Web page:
While regulations are being rolled back at the federal level, the state of California is implementing new ones, including a regulation aimed at protecting the state’s health care workers from on-the-job violence that takes effect on April 1, 2017.
Beginning Monday, health care industry employers who are covered under the rule must develop and implement a Workplace Violence Prevention Plan, report violent incidents to the Division of Occupational Safety and Health (DOSH), keep a “violent incident log” containing details about every incident of workplace violence and keep records concerning training and workplace violence hazard identification, evaluation and correction.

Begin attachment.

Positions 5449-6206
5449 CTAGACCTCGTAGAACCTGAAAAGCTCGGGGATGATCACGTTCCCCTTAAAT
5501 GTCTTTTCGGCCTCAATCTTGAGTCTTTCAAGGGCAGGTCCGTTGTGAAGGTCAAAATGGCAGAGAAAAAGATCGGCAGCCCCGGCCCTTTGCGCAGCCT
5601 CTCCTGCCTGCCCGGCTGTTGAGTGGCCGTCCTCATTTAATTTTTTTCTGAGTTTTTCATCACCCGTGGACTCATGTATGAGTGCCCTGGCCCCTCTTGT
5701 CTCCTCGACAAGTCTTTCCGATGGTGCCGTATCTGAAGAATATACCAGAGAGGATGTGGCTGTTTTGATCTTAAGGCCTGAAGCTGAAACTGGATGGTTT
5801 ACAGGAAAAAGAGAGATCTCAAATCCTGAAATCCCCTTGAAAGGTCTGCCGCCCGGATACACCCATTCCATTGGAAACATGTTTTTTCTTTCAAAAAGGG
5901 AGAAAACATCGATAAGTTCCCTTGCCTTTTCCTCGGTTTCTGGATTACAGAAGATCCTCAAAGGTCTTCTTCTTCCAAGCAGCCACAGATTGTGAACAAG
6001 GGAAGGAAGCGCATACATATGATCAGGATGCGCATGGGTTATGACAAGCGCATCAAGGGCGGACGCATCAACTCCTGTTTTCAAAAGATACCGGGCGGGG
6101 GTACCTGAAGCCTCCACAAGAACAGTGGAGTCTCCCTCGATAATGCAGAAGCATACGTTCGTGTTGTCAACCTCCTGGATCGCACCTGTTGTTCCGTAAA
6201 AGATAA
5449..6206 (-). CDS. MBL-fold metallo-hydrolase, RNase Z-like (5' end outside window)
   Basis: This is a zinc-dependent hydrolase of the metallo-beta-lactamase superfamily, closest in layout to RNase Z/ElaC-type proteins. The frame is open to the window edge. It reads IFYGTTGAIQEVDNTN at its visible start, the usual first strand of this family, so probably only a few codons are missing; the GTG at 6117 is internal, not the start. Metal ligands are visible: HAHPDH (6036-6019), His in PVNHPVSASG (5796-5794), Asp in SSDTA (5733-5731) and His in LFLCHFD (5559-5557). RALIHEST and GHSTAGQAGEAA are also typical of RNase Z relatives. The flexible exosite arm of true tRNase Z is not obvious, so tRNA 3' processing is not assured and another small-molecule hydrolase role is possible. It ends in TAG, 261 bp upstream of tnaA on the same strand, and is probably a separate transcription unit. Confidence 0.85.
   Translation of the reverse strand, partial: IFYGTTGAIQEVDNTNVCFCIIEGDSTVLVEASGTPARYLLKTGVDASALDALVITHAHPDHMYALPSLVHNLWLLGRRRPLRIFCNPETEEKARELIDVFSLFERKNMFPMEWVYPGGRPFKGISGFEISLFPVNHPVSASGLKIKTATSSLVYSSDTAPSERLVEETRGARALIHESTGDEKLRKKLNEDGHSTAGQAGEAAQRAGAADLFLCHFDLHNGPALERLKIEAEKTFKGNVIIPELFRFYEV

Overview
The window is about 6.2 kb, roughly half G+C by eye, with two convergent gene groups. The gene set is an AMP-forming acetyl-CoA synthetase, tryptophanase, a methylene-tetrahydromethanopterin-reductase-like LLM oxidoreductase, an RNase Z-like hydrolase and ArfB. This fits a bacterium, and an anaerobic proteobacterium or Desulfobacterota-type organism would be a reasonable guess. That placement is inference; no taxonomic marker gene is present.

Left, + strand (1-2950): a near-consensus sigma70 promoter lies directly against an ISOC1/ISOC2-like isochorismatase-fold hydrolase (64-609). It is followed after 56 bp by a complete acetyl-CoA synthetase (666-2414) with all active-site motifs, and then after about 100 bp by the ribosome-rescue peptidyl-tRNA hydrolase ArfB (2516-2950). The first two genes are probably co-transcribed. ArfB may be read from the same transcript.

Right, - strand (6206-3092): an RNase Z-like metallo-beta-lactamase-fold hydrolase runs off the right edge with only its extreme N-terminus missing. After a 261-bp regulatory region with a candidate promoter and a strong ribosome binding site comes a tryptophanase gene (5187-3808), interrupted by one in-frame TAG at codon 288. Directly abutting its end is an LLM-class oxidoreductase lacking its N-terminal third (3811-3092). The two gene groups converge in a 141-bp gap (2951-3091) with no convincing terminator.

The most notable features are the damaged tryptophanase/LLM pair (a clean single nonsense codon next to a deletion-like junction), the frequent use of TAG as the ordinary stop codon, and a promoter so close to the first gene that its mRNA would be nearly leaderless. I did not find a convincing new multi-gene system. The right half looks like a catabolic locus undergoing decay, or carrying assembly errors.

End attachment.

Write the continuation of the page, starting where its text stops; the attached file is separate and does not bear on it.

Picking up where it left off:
The California Occupational Safety and Health Standards Board regulation goes far beyond an earlier Senate bill that directed the board to adopt regulations requiring licensed hospitals to adopt violence prevention plans. The new rule applies to any health facility meant for diagnosis, care and treatment of illness to which people are admitted for a minimum stay of 24 hours.
Home health care and home-based hospice workers are covered under the rule, as are Emergency medical services and medical transport personnel (including firefighters and EMTs), drug treatment program employees and people who provide outpatient medical services to patients in correctional institutions.
Employers have a year to finalize and implement the written Workplace Violence Prevention Plan, but will need to comply with the violent incident logs and reporting provisions as of April 1, 2017.